MAR 30, 2022 12:41 PM PDT

Killifish Research Model Shows Antibody Diversity Declines with Age

WRITTEN BY: Carmen Leitch

Like other parts of our bodies, the immune system starts to wear out as we get older, and it can't fight infections as efficiently. Routine vaccinations, like the flu shot, also don't trigger as robust a response compared to what happens in younger people. Scientists have been learning more about the aging immune system, in part to find ways to boost its function.

Shown in in this image (courtesy of Max Planck Institute for Biology of Ageing/CC BY-ND) the African killifish (Notobranchius furzeri) can be used to study immune system aging

Scientists have now revealed a new research model to study aging in the immune system: a fish with a short lifespan, known as a killifish. Data from this model have now been reported in eLife. When these fish reach four months of age, their immune system starts to show signs of aging. By then, the circulating antibodies carried by these animals are less diverse compared to younger killifish. The study authors noted that this could be one reason why the immune system is not as good at fighting infection in elderly people.

In this study, the researchers were interested in how "the antibody repertoire" might begin to decline in older organisms, said study leader Dario Riccardo Valenzano. Such a study would be extremely challenging to perform over the lifespan of a person, in part because we live for so long, explained Valenzano. Tissue samples are very hard to obtain as well, so researchers tend to focus on the antibodies that can be observed in the peripheral blood of humans. "For this reason, we used the killifish. It is very short-lived and we can get probes from different tissues."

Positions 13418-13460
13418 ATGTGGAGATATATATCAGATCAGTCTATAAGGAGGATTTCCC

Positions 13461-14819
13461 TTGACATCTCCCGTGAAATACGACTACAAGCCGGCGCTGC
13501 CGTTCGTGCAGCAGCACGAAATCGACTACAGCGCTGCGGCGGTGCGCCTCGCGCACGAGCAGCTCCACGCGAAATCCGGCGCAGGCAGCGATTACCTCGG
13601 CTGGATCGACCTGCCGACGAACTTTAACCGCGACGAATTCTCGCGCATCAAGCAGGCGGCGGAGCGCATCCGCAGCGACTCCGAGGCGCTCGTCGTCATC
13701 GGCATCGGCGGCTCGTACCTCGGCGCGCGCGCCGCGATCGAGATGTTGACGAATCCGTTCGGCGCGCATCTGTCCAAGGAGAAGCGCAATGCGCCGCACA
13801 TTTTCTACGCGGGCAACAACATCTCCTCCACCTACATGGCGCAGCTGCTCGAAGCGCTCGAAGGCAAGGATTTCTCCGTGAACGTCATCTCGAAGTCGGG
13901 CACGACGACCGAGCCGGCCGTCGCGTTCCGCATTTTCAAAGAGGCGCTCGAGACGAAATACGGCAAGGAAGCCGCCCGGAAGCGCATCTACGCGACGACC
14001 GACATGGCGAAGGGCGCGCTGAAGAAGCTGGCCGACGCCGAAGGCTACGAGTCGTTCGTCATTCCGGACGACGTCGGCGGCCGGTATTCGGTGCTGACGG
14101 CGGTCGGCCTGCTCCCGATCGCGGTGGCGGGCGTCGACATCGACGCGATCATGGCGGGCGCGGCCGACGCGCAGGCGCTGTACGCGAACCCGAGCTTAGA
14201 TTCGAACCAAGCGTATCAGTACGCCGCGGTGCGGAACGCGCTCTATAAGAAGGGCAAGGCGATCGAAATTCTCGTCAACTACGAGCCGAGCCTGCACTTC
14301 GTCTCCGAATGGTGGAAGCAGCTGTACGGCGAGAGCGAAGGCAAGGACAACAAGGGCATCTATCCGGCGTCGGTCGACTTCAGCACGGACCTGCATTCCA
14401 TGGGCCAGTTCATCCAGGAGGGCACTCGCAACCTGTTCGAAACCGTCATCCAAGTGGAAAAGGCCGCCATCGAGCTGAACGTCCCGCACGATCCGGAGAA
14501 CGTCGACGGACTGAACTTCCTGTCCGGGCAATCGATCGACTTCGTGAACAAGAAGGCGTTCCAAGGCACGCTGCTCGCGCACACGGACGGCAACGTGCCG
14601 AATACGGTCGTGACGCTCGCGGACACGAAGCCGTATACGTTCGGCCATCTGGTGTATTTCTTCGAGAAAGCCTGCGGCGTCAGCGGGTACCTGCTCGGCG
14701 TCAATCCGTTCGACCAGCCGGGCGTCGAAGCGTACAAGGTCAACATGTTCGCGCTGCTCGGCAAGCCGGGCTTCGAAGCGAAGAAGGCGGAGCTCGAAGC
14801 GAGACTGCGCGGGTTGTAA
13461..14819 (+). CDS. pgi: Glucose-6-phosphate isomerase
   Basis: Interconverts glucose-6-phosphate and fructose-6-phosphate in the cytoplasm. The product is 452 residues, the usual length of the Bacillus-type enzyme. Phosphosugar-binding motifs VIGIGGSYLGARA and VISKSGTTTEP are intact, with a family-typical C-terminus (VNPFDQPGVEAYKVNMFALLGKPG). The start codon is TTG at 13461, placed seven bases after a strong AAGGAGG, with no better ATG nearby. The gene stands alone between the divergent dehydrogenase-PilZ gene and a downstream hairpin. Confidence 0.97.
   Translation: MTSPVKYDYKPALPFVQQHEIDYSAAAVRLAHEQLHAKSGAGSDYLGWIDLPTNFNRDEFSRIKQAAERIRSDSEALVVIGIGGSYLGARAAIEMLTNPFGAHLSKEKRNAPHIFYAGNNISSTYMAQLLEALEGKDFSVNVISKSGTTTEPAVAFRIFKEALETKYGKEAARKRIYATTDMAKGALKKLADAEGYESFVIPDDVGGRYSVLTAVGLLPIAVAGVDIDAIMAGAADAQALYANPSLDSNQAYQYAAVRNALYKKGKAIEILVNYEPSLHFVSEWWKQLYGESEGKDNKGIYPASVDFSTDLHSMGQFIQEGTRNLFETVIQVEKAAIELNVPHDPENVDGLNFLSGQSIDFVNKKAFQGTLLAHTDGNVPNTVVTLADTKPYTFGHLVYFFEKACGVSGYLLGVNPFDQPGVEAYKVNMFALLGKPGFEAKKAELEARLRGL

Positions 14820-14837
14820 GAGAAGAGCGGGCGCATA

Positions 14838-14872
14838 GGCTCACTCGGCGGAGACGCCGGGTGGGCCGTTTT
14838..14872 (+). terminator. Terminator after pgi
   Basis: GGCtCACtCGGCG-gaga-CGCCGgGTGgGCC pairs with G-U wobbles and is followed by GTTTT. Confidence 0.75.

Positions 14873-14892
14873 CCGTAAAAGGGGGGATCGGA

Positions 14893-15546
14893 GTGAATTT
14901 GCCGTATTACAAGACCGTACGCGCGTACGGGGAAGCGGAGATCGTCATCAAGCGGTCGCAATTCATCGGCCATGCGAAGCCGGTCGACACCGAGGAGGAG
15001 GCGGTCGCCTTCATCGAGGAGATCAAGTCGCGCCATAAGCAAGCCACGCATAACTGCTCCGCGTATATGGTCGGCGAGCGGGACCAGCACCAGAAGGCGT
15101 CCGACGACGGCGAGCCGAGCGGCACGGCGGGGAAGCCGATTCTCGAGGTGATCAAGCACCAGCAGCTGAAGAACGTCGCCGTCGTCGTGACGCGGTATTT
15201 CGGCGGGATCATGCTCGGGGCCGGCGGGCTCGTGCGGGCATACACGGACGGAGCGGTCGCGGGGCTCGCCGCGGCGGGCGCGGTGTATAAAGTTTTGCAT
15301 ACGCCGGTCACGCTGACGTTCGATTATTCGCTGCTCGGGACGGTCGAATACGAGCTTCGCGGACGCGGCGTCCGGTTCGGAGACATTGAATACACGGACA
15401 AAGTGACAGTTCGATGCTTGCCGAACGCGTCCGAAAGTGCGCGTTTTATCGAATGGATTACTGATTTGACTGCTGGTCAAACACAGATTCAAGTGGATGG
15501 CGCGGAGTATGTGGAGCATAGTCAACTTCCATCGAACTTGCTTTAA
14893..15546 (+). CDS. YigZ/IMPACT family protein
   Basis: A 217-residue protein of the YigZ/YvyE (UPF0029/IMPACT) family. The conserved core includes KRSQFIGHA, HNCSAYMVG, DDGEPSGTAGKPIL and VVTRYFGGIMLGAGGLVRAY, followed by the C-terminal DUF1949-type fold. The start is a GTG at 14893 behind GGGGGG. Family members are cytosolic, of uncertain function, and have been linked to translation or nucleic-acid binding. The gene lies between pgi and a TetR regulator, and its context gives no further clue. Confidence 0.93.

Since killifish only live for three to four months, they are easy to raise in the laboratory and are gaining popularity in the field of aging research. Fish are also typically much easier to mate and feed compared to mice.

The world is full of microbes, and organisms from killifish to people have to fend off attacks from microbial pathogens all the time. The immune system also has ways of remembering past encounters with attackers so they are easier to fight if they're encountered again. B cells can help generate antibodies that recognize pathogens and stop their attack.

In this research, the investigators also characterized all of the antibodies generated by killifish. This reveled that the antibodies carried by older killifish are of a different type and less diverse than younger killifish.

If we lose antibodies as we age, we might not be as good at fighting infections. "We now want to further investigate why the B cells lose their ability to produce diverse antibodies and whether they can possibly be rejuvenated in the killifish and thus regain this ability," noted Valenzano.

Sources: Max Planck Institute for Biology of Ageing, eLife

About the Author
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Experienced research scientist and technical expert with authorships on over 30 peer-reviewed publications, traveler to over 70 countries, published photographer and internationally-exhibited painter, volunteer trained in disaster-response, CPR and DV counseling.
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